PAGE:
Did that curse come about? It certainly did. Centuries later Lamech even spoke of the need for relief “from the pain of our hands resulting from the ground which Jehovah has cursed.” (Gen. 5:29) Lamech prophesied that relief from that curse would come in the days of Noah, and it did. By means of a flood, God wiped out the wicked. After that, Jehovah God indicated that he had also lifted the curse from the ground.—Gen. 8:21.
Because of that, parts of the earth later be described as being “watered throughout, . . . as the paradise of the Lord.” (Gen. 13:10, Douay) And the Promised Land was abundantly fruitful, veritably “flowing with milk and honey.” (Num. 13:23-27; Deut. 8:7-9; 11:10-17) Is the accuracy of this Biblical description not confirmed by agronomist Lowdermilk’s conclusion that much of that area “was once a pastoral paradise”? Also, do you not know personally of areas of the earth that right now are paradise-like because of their beauty and fruitfulness?*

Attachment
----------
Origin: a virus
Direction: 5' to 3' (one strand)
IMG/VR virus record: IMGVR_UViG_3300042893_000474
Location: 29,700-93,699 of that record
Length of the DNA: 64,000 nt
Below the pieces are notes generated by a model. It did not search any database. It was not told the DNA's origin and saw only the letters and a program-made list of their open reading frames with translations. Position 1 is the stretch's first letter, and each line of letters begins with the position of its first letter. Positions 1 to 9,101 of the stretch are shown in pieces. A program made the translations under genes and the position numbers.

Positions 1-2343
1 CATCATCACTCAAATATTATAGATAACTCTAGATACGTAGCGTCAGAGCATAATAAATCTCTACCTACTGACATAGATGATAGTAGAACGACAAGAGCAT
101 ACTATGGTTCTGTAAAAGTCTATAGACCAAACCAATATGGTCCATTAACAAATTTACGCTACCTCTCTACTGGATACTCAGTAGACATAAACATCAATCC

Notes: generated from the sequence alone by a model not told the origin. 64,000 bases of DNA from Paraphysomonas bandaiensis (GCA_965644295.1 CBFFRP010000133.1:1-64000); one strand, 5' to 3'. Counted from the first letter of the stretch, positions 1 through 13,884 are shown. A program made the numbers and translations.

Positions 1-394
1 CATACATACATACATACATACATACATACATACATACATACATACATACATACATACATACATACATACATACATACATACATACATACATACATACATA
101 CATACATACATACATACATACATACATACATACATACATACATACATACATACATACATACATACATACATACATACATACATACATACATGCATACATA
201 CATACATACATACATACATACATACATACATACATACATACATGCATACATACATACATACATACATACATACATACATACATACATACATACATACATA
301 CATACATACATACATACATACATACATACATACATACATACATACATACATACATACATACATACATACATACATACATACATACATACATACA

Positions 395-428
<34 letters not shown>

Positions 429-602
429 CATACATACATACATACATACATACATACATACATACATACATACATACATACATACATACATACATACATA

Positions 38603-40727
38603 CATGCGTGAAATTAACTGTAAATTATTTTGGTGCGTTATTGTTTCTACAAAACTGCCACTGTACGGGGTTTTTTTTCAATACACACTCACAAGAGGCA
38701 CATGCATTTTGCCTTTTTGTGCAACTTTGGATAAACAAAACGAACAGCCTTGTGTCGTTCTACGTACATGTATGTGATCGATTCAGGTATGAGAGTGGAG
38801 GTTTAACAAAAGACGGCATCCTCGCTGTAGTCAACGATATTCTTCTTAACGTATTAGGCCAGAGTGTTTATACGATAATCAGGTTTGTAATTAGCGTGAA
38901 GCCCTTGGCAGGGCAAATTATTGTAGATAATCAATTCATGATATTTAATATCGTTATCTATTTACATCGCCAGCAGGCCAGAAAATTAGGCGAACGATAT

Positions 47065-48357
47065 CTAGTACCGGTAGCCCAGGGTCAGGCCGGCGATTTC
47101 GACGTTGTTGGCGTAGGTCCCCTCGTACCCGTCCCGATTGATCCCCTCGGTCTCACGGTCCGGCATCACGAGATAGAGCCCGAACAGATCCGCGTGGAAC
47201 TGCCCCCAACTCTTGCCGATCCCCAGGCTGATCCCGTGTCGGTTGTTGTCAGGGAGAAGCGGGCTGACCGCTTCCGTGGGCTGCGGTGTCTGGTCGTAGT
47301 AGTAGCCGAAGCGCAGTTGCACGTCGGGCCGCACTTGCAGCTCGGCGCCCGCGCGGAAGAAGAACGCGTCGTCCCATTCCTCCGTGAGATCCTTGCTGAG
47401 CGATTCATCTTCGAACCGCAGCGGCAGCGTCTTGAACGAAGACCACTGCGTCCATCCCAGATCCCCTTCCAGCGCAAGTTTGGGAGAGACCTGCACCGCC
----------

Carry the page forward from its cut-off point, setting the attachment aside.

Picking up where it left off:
What Is Lacking?
An honest appraisal of the world scene, though, leads to the conclusion that even if beautiful parks and farms are now like paradise, they are exceptions. Man is ruining more and more of the earth. Yes, the responsibility is on man’s shoulders. Oh, it is true that sometimes “natural disasters” such as floods or droughts do damage. But the basic problem is what has been done and is being done by man. Walter Lowdermilk pointed out:
“Harsh as these conditions [now common in the Middle East] are, there has been no significant deterioration in climate since Roman times. . . . The ‘desert’ that took over the once-flourishing land was the work of man, not of nature.”
Similarly, the book Ecology says:
“Man has had the power—and the responsibility—of a destiny ascribed to him in Genesis: to ‘have dominion over all the earth.’ But during his dominion he has broken nearly every ecological principle.”—Page 165.